Books are important. You know, the ones where you can smell the paper, and actually flip through the pages.
When I was a teenager, I liked to read most of the time. The books I read were kind of dark. Think Stephen King. I remember how excited I got when one of his new horror novels came out. I went to the library as soon as one of his new releases was announced, so that I could reserve a copy.
Nowadays, when a new book comes out, especially if it’s from a hugely successful author, there’s some show biz involved. Have you even been to a bookstore on the day that a J.K. Rowling book comes out?
I’m not exactly sure how to gauge this, but I’m wondering if books are as important to teens now as they were before the Internet. I know that it’s still required to read entire books as part of a school’s curriculum, but I’m wondering if the instant availability of information, electronically, has had a negative effect on a teen’s, “need to know.” Could it be too easy for them to get answers?
Once in awhile, a book comes out that has the potential to cut through the noise, and get our attention. In this case, I’ve found a book, (actually, my daughter won this book) that has the potential to not only get our attention, but if marketed properly, it could get the attention of our youth-teenagers.
Recently, Barry Moltz introduced me (online, of course!) to a mild-mannered lady by the name of Carol Roth. I started to read her blog posts, and engaged with her a little. A couple of weeks ago, she was on MSNBC’s Your Biz, so I was able to watch her in action. She’s sharp.
One of her blog posts was actually an interview with a gentleman by the name of Hank Wasiak. He’s a very successful entrepreneur, and has written a few books, too.
Hank was kind enough to offer several free copies of his book as part of the interview, so I emailed him as directed, and won one for my teenage daughter (aka, The Franchise Princess).
The title of his book, “Change the Way You See Everything (Through Asset-Based Thinking) For Teens,” sounded like something that my daughter and I could try to read together. Maybe we could connect!
I just started to read it, (just to get a feel of it, of course) and it’s impressive. This is the type of book that has the potential to help teens think differently. As a matter of fact, this book could even help a few of them become powerful entrepreneurs someday. If they read it.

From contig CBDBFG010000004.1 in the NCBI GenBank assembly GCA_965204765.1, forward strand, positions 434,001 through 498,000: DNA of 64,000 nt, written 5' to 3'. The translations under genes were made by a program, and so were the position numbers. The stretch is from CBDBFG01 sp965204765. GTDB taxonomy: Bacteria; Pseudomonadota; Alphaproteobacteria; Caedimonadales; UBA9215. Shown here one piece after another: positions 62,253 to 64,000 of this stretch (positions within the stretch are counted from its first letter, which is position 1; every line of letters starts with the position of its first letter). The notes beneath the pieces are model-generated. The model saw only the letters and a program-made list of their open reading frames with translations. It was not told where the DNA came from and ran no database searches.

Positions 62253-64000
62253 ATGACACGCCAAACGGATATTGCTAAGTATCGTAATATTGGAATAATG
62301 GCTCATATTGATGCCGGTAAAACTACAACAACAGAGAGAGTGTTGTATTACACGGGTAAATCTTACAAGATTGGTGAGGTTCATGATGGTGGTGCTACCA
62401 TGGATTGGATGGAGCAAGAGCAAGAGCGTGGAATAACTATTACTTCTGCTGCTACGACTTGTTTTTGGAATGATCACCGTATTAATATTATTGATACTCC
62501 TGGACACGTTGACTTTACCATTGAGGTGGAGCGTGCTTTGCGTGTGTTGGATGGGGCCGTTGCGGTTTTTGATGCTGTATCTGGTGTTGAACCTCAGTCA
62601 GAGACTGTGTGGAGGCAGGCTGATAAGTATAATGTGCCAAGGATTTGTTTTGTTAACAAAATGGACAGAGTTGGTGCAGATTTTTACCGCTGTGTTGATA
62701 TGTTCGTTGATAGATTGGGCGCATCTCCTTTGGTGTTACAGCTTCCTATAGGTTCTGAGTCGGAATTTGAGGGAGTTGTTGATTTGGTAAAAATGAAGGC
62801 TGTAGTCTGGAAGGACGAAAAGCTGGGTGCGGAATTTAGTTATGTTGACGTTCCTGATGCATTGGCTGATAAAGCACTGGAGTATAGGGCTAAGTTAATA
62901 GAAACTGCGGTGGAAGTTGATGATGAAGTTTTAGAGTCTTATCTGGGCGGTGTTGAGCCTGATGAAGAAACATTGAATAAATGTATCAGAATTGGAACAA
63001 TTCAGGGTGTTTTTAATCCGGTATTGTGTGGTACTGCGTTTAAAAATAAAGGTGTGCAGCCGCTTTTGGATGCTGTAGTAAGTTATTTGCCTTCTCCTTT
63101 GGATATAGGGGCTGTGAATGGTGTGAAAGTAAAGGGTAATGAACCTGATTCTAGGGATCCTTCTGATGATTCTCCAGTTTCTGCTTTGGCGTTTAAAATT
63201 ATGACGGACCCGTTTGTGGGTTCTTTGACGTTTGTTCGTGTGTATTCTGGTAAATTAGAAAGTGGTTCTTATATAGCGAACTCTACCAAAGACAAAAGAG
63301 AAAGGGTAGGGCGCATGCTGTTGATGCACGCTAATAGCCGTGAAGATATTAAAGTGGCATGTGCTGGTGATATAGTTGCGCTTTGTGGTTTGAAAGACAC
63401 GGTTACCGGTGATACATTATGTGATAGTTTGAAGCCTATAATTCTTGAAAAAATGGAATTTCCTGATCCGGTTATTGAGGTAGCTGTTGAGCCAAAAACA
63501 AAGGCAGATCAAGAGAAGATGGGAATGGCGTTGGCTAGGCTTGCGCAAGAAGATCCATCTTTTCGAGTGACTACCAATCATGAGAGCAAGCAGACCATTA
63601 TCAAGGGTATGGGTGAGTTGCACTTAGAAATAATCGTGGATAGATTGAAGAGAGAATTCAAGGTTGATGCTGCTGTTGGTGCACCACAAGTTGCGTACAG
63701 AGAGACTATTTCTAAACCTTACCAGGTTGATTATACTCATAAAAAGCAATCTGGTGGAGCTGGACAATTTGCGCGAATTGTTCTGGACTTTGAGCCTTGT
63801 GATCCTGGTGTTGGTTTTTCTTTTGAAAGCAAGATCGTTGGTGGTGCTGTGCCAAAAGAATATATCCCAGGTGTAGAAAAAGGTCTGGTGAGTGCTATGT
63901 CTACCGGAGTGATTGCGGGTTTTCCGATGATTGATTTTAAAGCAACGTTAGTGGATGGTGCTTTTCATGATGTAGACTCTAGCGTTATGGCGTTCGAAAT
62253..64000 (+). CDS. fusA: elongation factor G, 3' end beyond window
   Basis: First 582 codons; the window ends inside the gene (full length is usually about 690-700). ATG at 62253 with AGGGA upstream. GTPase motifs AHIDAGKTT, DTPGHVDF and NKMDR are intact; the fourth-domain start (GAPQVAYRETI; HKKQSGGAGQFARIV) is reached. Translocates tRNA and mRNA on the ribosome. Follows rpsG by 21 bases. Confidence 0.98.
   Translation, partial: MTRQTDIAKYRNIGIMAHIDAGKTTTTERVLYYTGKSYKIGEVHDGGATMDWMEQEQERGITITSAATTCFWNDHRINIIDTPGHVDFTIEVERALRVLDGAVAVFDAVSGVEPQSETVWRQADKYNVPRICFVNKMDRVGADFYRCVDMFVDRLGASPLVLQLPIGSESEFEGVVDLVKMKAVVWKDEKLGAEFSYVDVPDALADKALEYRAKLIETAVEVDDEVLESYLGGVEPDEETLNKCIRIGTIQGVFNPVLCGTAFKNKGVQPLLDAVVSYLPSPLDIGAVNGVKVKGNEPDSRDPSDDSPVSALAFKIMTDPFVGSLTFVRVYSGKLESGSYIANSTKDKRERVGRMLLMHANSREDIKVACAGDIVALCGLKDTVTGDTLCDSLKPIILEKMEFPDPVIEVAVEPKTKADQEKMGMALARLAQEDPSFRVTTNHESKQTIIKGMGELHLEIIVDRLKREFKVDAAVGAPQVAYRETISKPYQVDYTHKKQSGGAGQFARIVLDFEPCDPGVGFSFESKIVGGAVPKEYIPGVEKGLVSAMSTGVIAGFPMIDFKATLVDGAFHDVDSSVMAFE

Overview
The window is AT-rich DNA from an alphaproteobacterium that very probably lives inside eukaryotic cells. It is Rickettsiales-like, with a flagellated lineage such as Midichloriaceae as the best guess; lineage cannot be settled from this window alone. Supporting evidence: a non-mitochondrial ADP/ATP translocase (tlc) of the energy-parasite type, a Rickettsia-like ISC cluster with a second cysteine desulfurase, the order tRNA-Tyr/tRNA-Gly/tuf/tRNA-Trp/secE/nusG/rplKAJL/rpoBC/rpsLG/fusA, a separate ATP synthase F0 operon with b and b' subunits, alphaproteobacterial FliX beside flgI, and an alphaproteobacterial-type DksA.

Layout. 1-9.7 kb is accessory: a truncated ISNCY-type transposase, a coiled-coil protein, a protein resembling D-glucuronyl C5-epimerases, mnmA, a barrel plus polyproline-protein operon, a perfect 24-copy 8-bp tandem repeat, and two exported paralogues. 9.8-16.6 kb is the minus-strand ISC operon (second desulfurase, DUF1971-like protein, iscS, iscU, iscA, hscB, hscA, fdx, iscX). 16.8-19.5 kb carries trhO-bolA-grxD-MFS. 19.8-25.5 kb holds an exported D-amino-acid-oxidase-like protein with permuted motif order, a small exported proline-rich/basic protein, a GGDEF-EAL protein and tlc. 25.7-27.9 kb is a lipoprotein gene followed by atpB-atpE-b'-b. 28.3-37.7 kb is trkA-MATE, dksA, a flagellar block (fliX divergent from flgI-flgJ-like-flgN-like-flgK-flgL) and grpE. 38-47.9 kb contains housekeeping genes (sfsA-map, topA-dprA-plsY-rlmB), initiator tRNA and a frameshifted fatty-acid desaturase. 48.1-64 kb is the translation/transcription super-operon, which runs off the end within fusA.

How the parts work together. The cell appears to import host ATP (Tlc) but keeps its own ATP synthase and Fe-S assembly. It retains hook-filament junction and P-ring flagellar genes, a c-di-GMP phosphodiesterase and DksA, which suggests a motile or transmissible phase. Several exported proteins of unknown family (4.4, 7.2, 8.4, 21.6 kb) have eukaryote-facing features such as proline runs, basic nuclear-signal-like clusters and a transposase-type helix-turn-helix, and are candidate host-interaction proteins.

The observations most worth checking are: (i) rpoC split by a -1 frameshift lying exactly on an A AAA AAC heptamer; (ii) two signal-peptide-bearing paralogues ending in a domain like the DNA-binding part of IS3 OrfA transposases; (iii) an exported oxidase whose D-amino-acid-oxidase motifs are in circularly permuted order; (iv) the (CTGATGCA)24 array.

It’s really about changing the way they think. Typically, teenagers tend to freak out about the little things. What Wasiak, and his co-author, Dr. Kathryn D. Cramer, try to do, is get them to shift their thinking from what they call “deficit-based” thinking to what they have termed, “asset-based thinking.”
Basically, it’s turning the thoughts that they get, (which happen almost automatically, according to the authors) from negative ones to positive ones.
As an example, if your teen is used to saying, “this homework is too hard,” it should be replaced with, “this homework is so challenging.”
Or, if your teen is fond of saying, “I am so clueless,” have them replace it with, “I don’t know yet.”
This positive book supplies many other concrete examples of how to replace those negative thoughts.
Writing a book like this, especially for teens, is truly innovative. It gives them choices. It doesn’t come across as a lecture, either.
If enough teens read this, just think how many positive, innovative adults we’ll be blessed with in a few years.
Maybe, some of them will be inspired enough to come up with positive solutions to adult problems.
Some of their solutions may end up as businesses. I’m all for that.
Joel Libava, The Franchise King,® is the president of Franchise Selection Specialists Inc, a franchise consulting firm that specializes in helping prospective franchise owners all over the US find great opportunities in franchise ownership. Joel discusses all aspects of franchising on The Franchise King Blog, is quite active in social media, and serves as the community promotions director for Small Business Trends.